Saturday, July 12, 2008

State budget cuts will harm foster children

County frets over ‘foster freeze’
State proposal could affect 1,073 kids across SCV
Geyer, Katherine. The Signal, July 11, 2008.

Local social workers and foster children advocates said Thursday the 1,073 Santa Clarita Valley foster children will suffer from the proposed state budget that would cut an estimated $44 million from services throughout Los Angeles County.

“Real children in real crises cannot wait until next year or the year after for our state to resolve those problems,” Leslie Heimov, executive director of the Children’s Law Center of Los Angeles, said at a news conference in Valencia on Thursday. “The state must now make good on its promise to care for and protect these children.”

The county would see a 10 percent reduction in funding if the proposed 2008-2009 state budget is adopted, according to the County Welfare Directors Association. Statewide, child welfare services and foster care programs would see a $320 million reduction.

The budget would cut the payment rate for foster care providers and foster family agencies and would reduce the number of county social workers, according to the organization.

Heimov said the proposed budget is “unacceptable” for the children and, if adopted, would result in “poorer quality of education, fewer doctors to treat them, less frequent visits by a social worker and less access to our already overburdened courts.”

Gerokeshia Campbell, a former foster parent, said the budget cuts would make it harder for families who want to help out.

“Unfortunately the governor’s budget proposal will make it tougher for more families to make this important choice and take on this critical role,” Campbell said. “While many families would love to welcome a child into their home, with high gas prices and high food prices and economic worries, they just can’t do it without state assistance.”

California has operated for nearly two weeks without a budget and that has meant delays in payments to foster care programs, said Virginia Sandoval, a social worker with the county Department of Children and Family Services. “As it is, there is already a great delay in services,” she said.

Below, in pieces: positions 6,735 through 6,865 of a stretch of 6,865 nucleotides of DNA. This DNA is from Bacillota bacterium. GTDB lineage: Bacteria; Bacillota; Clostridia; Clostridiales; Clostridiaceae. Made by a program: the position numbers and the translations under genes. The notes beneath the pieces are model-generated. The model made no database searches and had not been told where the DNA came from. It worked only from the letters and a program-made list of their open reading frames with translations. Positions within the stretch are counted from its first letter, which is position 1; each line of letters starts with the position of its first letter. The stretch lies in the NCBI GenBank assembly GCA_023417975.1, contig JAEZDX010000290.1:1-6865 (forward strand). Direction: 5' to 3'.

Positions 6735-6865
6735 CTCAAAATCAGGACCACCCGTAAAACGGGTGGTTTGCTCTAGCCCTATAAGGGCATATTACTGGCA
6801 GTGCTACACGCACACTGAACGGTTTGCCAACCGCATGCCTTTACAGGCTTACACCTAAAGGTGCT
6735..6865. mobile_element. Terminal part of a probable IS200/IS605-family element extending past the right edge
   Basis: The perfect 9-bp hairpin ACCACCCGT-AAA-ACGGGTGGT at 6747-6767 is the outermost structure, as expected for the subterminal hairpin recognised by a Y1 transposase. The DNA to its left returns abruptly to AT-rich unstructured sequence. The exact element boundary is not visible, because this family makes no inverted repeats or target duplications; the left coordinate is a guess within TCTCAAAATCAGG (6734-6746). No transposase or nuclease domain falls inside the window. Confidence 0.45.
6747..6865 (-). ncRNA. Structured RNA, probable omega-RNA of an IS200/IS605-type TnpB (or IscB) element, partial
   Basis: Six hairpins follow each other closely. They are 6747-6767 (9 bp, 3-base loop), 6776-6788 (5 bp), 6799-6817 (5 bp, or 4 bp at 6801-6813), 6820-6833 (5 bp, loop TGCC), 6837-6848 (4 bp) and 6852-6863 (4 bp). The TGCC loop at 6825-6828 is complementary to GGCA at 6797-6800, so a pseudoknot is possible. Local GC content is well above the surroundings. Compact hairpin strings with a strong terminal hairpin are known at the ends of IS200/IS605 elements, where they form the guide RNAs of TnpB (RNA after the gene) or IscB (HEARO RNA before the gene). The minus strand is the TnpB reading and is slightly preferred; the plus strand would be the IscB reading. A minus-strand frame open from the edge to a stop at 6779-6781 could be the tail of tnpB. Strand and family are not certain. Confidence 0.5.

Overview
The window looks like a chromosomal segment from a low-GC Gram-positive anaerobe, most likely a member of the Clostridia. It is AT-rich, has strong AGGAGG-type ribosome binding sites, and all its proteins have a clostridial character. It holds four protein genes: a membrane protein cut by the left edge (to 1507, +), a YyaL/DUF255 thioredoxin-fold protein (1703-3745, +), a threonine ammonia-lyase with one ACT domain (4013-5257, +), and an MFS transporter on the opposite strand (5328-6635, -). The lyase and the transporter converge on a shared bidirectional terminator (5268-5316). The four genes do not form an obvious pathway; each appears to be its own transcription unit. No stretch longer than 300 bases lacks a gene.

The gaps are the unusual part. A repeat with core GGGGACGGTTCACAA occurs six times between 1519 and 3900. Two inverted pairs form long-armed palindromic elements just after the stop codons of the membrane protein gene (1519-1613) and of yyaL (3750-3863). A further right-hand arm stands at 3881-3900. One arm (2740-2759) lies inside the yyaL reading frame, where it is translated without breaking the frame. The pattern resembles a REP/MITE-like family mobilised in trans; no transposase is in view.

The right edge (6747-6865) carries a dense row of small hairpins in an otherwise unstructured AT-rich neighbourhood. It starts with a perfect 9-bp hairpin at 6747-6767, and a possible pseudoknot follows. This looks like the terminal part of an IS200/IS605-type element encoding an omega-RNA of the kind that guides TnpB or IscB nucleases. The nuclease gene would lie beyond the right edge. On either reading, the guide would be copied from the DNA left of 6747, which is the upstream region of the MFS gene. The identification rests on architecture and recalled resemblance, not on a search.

The Assembly and Senate were supposed to pass a budget by June 15, and Schwarzenegger was to have signed it by July 1, the start of the new fiscal year.

If lawmakers fail to pass a budget by Aug. 1, the state is preparing to borrow money to cover expenses before it runs out of cash in September.

The state’s total spending plan under the budget Schwarzenegger released in May was $144.3 billion for the current fiscal year, a figure that includes special obligation funds and money to repay bonds.

“Our children did not create the budget problems,” Heimov said. “Our legislators have a responsibility to fund critical services that provide critical care to our most vulnerable children.”


Tuesday, July 08, 2008

The average child welfare worker in Santa Barbara leaves their job within two years??

High Turnover and Fragmented Focus Plague Foster Care
‘Too Many Cracks to Fall Through’
Welsch, Nick. The Santa Barbara Independent, July 3, 2008.

Of the 38 children emancipated from foster care last year throughout Santa Barbara County, 12 wound up homeless within six months. Given the dangerously disjointed state of the county’s Child Welfare Service Department — as described by the Santa Barbara Grand Jury in a recent report — it’s a wonder that number isn’t higher. While praising the dedication of many Child Welfare Service employees, the Grand Jury found a department plagued by an astonishing rate of turnover that’s worsened every year for the past five years.